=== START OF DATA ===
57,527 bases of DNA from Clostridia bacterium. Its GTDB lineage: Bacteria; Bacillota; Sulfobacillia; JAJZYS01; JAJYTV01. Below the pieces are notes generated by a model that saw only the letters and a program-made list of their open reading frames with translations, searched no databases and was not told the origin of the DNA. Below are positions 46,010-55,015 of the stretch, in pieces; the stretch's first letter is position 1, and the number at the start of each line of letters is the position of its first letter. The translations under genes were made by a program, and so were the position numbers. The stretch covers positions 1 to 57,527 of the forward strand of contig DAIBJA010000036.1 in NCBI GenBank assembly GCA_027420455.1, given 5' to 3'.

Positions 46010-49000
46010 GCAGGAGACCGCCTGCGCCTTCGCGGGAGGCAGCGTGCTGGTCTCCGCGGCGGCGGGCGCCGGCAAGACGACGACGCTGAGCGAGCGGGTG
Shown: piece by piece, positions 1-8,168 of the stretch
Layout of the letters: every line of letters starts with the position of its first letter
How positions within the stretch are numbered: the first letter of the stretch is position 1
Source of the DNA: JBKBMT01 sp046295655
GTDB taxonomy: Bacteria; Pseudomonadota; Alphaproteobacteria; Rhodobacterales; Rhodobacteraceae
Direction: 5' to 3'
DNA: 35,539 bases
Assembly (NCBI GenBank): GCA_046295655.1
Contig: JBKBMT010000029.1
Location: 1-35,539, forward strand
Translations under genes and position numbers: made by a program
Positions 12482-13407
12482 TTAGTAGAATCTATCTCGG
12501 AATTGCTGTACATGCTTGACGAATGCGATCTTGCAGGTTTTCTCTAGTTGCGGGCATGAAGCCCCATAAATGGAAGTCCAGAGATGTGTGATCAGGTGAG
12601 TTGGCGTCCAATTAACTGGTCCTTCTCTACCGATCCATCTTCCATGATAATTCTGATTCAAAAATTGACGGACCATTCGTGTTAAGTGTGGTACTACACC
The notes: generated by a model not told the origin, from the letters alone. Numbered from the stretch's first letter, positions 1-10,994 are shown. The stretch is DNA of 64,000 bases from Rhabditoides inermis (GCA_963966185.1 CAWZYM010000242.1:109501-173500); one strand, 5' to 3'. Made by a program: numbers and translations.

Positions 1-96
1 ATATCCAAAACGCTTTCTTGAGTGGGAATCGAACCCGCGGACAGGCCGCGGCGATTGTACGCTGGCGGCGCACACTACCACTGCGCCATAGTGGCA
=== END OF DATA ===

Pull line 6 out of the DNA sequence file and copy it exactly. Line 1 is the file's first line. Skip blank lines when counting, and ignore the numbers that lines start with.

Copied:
How positions within the stretch are numbered: the first letter of the stretch is position 1